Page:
Focus on Technology

Monday afternoons during Cincinnati Edition, 1:00 - 2:00 pm

Ann Thompson reports on the latest trends in technology and their effects on medicine, safety, the environment or entertainment.

Street Reach

Greater Cincinnati social worker Rachael Winters and Northern Kentucky University students Justin Hill and Brittney Kane have developed an app that is designed to get homeless people the help they need and off the streets.

U.S. Navy

Scientists at Australian Catholic University's School of Exercise Science have developed a formula they say pinpoints overuse, will reduce injury and improves performance. It's published in the British Journal of Sports Medicine.

The so-called "smart algorithms," based on submarine and guided missile technology are implanted in newly-developed wearables and were tested on Australian cricket players.


Ohio is cashing in on the future of space exploration by supplying parts and helping to test the Orion spacecraft which is slated to go to Mars in the 2030s.

This spring NASA launched acoustic testing in Sandusky, Ohio for the Orion. The testing was done at the Glenn Plum Brook Station, the world's most powerful spacecraft acoustic test chamber.

Wikipedia Commons / Steve Jurvetson derivative work: Mariordo

Just as Uber and Google ramp up testing for driverless cars on public streets, Mercedes-Benz and BMW announced at the Frankfort Auto Show they will develop autonomous cars. Other car manufacturers, including Toyota are already doing research in the robot car market, projected to be worth $42 billion by 2025. According to London plans to deploy driverless cars by the end of the year.

Ann Thompson / WVXU

You may not realize it but the soil is buzzing with conversation. Plants talk to one other. Some conversations are nice and others are nasty.

Through a fungal network plants can warn each other of pending attacks by bacteria or bugs or they can  send herbicides they manufacture to kill other plants.

Ann Thompson / WVXU

Brilliant minds trapped in bodies that don't work are finding their way out with the help of an EEG brain headset like this one.

Brain caps have been around for decades but are now being refined to allow people to do more complex tasks. Take for example Rosemary Johnson who, before a devastating car accident, was a violinist with the Welsh National Opera Orchestra. Science Alert reports she is now able to compose music with a computer that can read her mind.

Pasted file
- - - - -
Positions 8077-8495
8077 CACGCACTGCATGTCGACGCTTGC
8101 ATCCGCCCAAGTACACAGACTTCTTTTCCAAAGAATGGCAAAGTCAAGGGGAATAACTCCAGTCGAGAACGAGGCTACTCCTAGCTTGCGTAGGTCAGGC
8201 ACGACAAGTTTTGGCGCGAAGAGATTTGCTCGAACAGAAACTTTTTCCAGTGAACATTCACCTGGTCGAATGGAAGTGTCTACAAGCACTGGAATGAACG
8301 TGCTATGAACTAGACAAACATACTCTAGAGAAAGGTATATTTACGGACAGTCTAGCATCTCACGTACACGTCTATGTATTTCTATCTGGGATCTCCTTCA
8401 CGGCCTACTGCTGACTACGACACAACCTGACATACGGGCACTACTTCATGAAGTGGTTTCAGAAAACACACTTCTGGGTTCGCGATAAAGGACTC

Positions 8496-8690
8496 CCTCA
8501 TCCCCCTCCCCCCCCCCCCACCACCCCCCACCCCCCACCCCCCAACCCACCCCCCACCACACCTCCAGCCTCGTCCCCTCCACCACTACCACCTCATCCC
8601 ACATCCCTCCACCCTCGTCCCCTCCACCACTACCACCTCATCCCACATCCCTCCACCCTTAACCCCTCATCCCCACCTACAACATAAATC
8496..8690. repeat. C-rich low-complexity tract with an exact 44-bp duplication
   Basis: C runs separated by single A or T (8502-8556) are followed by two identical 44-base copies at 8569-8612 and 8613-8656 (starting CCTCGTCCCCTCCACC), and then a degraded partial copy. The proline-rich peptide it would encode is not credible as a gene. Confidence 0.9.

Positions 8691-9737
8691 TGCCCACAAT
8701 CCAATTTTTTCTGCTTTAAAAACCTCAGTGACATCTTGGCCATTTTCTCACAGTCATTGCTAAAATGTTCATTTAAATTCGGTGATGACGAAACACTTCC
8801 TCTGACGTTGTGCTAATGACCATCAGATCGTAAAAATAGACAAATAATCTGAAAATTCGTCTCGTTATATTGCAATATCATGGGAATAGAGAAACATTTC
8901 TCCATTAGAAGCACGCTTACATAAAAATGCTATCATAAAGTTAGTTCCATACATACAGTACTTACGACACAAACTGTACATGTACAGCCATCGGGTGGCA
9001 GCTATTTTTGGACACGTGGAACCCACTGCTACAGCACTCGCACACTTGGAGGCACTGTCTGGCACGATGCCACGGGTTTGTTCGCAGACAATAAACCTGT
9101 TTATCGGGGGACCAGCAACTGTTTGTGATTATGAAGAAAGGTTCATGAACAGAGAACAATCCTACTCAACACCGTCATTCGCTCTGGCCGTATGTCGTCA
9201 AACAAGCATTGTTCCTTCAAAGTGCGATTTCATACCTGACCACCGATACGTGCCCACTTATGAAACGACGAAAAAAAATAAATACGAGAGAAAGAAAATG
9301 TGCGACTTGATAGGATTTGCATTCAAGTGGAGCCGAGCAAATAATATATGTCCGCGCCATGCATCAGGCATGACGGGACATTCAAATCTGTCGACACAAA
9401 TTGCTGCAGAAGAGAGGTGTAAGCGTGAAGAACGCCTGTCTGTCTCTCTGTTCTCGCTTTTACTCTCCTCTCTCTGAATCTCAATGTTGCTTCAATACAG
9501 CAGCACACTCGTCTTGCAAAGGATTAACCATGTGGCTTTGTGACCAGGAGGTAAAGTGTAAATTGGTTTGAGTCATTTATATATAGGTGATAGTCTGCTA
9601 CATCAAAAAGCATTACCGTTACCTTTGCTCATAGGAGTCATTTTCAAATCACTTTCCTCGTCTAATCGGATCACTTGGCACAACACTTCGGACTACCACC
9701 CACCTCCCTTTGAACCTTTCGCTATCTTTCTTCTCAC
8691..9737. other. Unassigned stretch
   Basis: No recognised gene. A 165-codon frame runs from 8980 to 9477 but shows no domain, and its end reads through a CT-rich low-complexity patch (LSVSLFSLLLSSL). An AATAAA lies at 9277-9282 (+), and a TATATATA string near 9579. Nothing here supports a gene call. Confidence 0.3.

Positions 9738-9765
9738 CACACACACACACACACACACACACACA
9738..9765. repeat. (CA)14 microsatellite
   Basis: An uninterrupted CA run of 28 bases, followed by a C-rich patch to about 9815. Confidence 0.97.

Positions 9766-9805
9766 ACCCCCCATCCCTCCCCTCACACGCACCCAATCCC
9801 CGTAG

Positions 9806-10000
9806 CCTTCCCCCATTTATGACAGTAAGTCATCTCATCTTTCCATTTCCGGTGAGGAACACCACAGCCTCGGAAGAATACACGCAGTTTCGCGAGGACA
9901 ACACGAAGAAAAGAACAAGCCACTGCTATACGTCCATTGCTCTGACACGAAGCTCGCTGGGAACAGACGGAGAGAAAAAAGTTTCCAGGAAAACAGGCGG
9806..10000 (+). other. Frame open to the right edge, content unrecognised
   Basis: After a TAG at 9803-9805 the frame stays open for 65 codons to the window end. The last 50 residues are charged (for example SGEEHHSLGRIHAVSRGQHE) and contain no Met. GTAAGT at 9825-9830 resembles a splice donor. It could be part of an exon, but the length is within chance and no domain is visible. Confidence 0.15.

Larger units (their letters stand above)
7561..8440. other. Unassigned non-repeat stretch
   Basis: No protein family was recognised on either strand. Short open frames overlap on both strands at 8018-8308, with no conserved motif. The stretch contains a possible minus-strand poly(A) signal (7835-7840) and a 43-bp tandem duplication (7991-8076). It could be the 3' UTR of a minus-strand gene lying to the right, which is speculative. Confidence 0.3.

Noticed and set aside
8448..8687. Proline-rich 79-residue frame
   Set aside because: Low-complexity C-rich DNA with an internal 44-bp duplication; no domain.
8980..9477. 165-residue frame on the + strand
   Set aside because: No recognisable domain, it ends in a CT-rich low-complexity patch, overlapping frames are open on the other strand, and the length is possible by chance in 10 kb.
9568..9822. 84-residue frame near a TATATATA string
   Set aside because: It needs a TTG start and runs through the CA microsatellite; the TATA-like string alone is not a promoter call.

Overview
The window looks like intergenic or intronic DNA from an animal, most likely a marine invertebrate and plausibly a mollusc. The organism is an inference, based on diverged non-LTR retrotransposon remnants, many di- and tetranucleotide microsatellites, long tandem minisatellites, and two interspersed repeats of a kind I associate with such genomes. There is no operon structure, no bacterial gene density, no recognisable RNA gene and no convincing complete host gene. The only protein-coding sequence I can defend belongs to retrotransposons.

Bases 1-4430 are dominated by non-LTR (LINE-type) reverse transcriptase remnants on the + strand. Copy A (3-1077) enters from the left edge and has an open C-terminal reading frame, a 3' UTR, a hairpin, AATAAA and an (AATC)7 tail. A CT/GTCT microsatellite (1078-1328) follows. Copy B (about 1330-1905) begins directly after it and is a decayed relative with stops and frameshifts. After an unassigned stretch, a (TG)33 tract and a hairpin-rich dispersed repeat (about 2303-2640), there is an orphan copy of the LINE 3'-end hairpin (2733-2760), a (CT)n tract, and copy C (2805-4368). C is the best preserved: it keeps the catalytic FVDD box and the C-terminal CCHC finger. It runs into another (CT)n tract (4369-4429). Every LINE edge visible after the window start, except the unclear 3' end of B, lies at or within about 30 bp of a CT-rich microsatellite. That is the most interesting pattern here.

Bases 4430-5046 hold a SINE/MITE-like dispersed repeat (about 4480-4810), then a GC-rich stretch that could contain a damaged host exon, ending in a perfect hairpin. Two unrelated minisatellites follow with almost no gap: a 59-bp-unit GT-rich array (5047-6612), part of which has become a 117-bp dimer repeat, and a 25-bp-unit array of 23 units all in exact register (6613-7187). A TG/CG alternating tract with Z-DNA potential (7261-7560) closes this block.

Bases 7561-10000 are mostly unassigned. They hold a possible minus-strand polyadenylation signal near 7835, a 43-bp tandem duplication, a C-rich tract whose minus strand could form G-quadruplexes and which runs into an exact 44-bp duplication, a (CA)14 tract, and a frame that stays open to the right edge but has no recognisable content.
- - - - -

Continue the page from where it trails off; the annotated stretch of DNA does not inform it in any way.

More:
Ann Thompson / WVXU

Call up George Gershwin's own performance of "I've Got Rhythm" or Vladimir Horowitz's rendition of Robert Schumann's Täumerei on the Steinway & Sons Spirio and you will think you are in the same room as the great performers.

Cirque Du Soleil

Cirque Du Soleil opens its most technologically advanced show in Cincinnati this week complete with elaborate and realistic video projections, light tracking, and a phone app that encourages audience participation.

Meridian Bioscience

Newtown-based Meridian Bioscience is deploying its newly developed test illumigene® Malaria in Dakar, Senegal and planning a rollout of this potentially life-saving diagnostic across Africa. A test for the Zika virus is under development and is expected to be ready in six to twelve months.

Pacifics Facebook page

Baseball umpires are still in business, despite a small effort to computerize them. 

The  so-called "Robo Ump"  made an appearance at a California independent baseball league July 28 and 29, 2015.  The system of three cameras placed strategically on the field and microcomputers in a nearby van is made by Sportvision.

Ann Thompson / WVXU

GE Aviation has transformed its wartime jet engine plant into a state-of-the-art facility with the ability to design and test lightweight composite materials for commercial jet engines of the future. In the process, the company has invested $144 million in 2014-2015 and says it will invest another $356 million by 2020.

Ann Thompson / WVXU

Sales representatives from Aprecia Pharmaceuticals are making a strong pitch with doctors as the Blue Ash-based company launched production last week of its 3D printed pill, the first such pill approved by the FDA.

Until later this year the pills are being printed in New Jersey.  The Blue Ash facility has to get federal approval, and is doing test runs.

State of Ohio

University of Dayton researchers are developing computer software that will automatically detect threats or damage to oil and gas pipelines, thanks in part to the support of one of the nation's largest utilities.

Ann Thompson / WVXU

As opioid abuse skyrockets out of control, University of Cincinnati Health researchers are trying to zero in on fresh alternatives for the estimated 100 million people who suffer from chronic pain.

Principal investigator of a $1.95 million federal grant, Jun-Ming Zhang, MD, is studying the roles of the  nervous system and immune system in preclinical models of back and neuropathic pain.

Reds General Manager Dick Williams didn't take the traditional career path to running a professional baseball team. For years he was an investment banker and venture capitalist. In the ten years Williams has worked for the Reds he's taken a closer look at what baseball calls sabermetrics. (SABR-Society for American Baseball Research)